Employees qualifying for medical benefits may opt for a family plan which provides health insurance for members of the plan for a designated monthly premium.
Yes. Most employees receive regular salary increases and, when applicable, overtime pay, night shift differential, and Sunday premium pay.
Yes. There are opportunities to move from one employment status to another as well as from one position to another.
Yes. The Flexible Spending Account (FSA) Programs extended to career employees after one year of service. Tax-free FSA contributions can be used to cover most out-of-pocket health care and dependent care (day care) expenses.
Yes, veterans can receive 5 to 10 additional points on their exam score, depending on the status of the discharge.
Generally applicants will receive their score within an hour by email.
No. The Post Office used to provide basic study materials in Publication 60A when the Postal Battery Exam 473 was the required exam. As of April 1, 2019, the 473 exam was replaced with four entry-level virtual assessments (474 for Mail Carrier jobs, 475 for Mail Handler jobs, 476 for Mail Processing jobs, and 477 for Customer Service Clerk jobs). The Post Office has not provided study material for the virtual assessments.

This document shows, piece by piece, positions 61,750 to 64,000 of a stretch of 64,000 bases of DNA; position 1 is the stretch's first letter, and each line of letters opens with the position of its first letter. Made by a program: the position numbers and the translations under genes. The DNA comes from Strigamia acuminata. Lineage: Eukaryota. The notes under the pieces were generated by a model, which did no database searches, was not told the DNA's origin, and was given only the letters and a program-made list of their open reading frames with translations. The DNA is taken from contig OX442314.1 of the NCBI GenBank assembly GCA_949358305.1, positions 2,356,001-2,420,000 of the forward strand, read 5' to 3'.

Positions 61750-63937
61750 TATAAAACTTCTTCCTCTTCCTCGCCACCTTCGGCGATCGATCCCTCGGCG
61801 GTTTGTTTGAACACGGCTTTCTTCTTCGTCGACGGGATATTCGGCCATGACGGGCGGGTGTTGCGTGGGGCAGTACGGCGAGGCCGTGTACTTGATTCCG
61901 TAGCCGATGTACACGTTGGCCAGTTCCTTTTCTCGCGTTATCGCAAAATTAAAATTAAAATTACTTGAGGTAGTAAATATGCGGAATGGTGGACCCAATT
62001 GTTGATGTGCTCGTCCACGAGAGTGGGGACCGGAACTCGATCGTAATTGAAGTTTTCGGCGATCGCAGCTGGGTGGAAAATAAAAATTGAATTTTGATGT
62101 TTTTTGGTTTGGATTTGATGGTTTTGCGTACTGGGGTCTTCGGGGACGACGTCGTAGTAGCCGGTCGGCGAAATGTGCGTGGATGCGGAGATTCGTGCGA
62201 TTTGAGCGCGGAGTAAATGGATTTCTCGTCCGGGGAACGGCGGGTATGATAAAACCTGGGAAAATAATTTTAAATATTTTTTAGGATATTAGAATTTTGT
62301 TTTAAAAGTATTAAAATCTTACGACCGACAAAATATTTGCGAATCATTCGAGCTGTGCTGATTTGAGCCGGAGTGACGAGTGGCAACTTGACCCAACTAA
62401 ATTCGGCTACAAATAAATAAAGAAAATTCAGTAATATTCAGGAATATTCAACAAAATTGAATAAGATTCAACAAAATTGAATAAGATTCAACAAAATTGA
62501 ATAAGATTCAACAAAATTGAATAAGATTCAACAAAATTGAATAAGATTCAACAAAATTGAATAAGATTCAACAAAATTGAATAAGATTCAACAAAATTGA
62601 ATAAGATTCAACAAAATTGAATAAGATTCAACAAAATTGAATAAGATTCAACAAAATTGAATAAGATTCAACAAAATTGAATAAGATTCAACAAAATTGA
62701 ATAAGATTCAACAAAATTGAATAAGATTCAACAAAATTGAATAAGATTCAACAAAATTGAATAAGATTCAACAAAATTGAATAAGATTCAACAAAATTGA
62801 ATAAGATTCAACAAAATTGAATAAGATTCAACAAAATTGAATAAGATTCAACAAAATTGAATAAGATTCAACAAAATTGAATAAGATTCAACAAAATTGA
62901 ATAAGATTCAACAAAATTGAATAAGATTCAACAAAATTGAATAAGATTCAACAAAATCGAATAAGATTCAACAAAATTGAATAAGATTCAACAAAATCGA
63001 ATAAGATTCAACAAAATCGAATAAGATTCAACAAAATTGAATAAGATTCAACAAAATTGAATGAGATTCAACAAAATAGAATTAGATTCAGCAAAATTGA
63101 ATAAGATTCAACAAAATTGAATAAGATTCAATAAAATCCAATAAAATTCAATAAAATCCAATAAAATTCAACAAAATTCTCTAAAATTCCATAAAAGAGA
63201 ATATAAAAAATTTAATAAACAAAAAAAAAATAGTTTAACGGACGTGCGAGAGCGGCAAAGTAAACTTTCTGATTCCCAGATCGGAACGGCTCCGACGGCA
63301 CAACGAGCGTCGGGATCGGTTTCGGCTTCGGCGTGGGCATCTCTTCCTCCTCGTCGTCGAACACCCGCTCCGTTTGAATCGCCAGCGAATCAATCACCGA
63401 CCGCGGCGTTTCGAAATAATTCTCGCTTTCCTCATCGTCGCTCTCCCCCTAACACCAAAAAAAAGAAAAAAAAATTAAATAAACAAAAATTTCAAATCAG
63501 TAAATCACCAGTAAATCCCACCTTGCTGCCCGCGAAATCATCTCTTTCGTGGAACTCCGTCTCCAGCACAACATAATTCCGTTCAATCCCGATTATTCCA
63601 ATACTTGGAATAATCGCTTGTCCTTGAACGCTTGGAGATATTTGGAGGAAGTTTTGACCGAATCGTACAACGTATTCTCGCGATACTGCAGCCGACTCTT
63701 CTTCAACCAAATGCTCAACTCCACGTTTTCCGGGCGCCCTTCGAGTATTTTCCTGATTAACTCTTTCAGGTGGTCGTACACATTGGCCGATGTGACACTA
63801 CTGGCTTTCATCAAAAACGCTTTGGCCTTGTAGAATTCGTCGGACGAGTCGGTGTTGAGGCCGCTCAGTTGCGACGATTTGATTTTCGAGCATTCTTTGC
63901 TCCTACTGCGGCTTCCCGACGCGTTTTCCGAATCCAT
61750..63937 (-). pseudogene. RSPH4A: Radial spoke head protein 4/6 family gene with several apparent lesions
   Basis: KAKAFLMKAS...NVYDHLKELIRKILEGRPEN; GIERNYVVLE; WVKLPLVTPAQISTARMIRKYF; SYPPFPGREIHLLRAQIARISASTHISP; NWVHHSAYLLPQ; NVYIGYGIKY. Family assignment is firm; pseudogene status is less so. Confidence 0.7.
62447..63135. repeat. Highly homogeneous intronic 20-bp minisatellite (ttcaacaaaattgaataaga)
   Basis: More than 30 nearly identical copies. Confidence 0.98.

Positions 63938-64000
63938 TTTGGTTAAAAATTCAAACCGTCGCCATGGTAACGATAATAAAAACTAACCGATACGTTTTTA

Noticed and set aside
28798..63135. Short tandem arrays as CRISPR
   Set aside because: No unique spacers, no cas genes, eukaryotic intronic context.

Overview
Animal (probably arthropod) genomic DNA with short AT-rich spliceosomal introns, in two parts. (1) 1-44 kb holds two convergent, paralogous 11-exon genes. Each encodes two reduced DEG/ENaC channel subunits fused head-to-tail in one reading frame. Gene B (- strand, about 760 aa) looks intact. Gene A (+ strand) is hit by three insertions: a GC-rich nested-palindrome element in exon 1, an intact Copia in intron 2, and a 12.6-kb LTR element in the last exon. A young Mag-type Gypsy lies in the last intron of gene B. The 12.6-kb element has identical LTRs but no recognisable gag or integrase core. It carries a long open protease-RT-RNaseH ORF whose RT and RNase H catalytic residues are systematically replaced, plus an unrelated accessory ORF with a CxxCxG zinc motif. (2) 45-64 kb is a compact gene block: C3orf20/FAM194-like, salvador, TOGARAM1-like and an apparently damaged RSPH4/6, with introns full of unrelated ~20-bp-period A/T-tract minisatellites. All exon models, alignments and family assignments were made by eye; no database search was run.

Once I apply for a position, how long will it take to get a response on if I have been chosen to come in for an interview?
The Postmaster, the head of a particular Post Office, is the person most likely to interview the applicant. Because the Postmaster must plan interviews according to availabilities in his/her particular work schedule, the applicant interview times will vary by location.
On average, there are between 10 and 20 people that apply for each job.
Yes. Once you have applied for a job and scored well on the exam, you are entered into a pool of applicants in the Postal Service’s registry and will be considered for not only the job you have applied for, but for as any additional jobs you choose to apply for thereafter.
Typically the three highest scorers on the exam are invited to the interview where one will be given the job.
When I apply for a position requiring the use of my personal vehicle, what types of tests will my vehicle have to undergo?
As of December 2010, no U.S. Postal Service specific tests are required for your personal vehicle. The applicant must maintain a current inspection and/or pass emissions tests according to individual state and county regulations. The applicant will need to provide documentation that all local requirements have been met and are current.
Yes. Generally interviews are conducted by the Postmaster in his office which is located inside the Post Office. There may be instances when the Postmaster will call in a manager or supervisor into the interview to get their feedback on you as a potential employee. These times are rare.